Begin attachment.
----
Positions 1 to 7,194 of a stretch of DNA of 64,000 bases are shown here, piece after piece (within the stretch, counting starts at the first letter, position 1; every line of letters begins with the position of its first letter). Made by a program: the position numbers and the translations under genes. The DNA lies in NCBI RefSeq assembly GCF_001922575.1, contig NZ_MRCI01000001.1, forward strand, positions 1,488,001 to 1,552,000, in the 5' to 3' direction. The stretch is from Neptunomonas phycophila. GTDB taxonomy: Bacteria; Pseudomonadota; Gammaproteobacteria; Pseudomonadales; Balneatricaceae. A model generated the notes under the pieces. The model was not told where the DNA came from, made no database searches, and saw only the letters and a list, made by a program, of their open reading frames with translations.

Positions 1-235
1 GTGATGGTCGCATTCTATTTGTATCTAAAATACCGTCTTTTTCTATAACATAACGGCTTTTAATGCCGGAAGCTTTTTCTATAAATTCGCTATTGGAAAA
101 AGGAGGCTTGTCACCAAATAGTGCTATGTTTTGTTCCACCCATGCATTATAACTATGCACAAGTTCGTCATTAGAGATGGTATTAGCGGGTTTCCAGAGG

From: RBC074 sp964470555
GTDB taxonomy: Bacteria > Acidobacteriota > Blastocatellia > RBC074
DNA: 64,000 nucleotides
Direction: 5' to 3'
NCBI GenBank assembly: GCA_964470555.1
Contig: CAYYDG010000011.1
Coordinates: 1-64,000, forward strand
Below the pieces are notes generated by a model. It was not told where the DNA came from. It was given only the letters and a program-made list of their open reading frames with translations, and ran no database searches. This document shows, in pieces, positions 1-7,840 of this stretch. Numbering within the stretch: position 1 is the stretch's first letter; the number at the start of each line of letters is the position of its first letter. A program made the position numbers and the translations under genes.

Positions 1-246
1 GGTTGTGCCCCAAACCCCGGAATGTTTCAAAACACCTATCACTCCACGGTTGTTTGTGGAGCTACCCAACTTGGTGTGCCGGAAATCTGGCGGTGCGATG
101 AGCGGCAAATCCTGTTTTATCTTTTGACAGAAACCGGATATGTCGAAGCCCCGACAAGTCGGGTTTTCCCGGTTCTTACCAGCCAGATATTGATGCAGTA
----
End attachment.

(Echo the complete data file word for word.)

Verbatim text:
Positions 1 to 7,194 of a stretch of DNA of 64,000 bases are shown here, piece after piece (within the stretch, counting starts at the first letter, position 1; every line of letters begins with the position of its first letter). Made by a program: the position numbers and the translations under genes. The DNA lies in NCBI RefSeq assembly GCF_001922575.1, contig NZ_MRCI01000001.1, forward strand, positions 1,488,001 to 1,552,000, in the 5' to 3' direction. The stretch is from Neptunomonas phycophila. GTDB taxonomy: Bacteria; Pseudomonadota; Gammaproteobacteria; Pseudomonadales; Balneatricaceae. A model generated the notes under the pieces. The model was not told where the DNA came from, made no database searches, and saw only the letters and a list, made by a program, of their open reading frames with translations.

Positions 1-235
1 GTGATGGTCGCATTCTATTTGTATCTAAAATACCGTCTTTTTCTATAACATAACGGCTTTTAATGCCGGAAGCTTTTTCTATAAATTCGCTATTGGAAAA
101 AGGAGGCTTGTCACCAAATAGTGCTATGTTTTGTTCCACCCATGCATTATAACTATGCACAAGTTCGTCATTAGAGATGGTATTAGCGGGTTTCCAGAGG

From: RBC074 sp964470555
GTDB taxonomy: Bacteria > Acidobacteriota > Blastocatellia > RBC074
DNA: 64,000 nucleotides
Direction: 5' to 3'
NCBI GenBank assembly: GCA_964470555.1
Contig: CAYYDG010000011.1
Coordinates: 1-64,000, forward strand
Below the pieces are notes generated by a model. It was not told where the DNA came from. It was given only the letters and a program-made list of their open reading frames with translations, and ran no database searches. This document shows, in pieces, positions 1-7,840 of this stretch. Numbering within the stretch: position 1 is the stretch's first letter; the number at the start of each line of letters is the position of its first letter. A program made the position numbers and the translations under genes.

Positions 1-246
1 GGTTGTGCCCCAAACCCCGGAATGTTTCAAAACACCTATCACTCCACGGTTGTTTGTGGAGCTACCCAACTTGGTGTGCCGGAAATCTGGCGGTGCGATG
101 AGCGGCAAATCCTGTTTTATCTTTTGACAGAAACCGGATATGTCGAAGCCCCGACAAGTCGGGTTTTCCCGGTTCTTACCAGCCAGATATTGATGCAGTA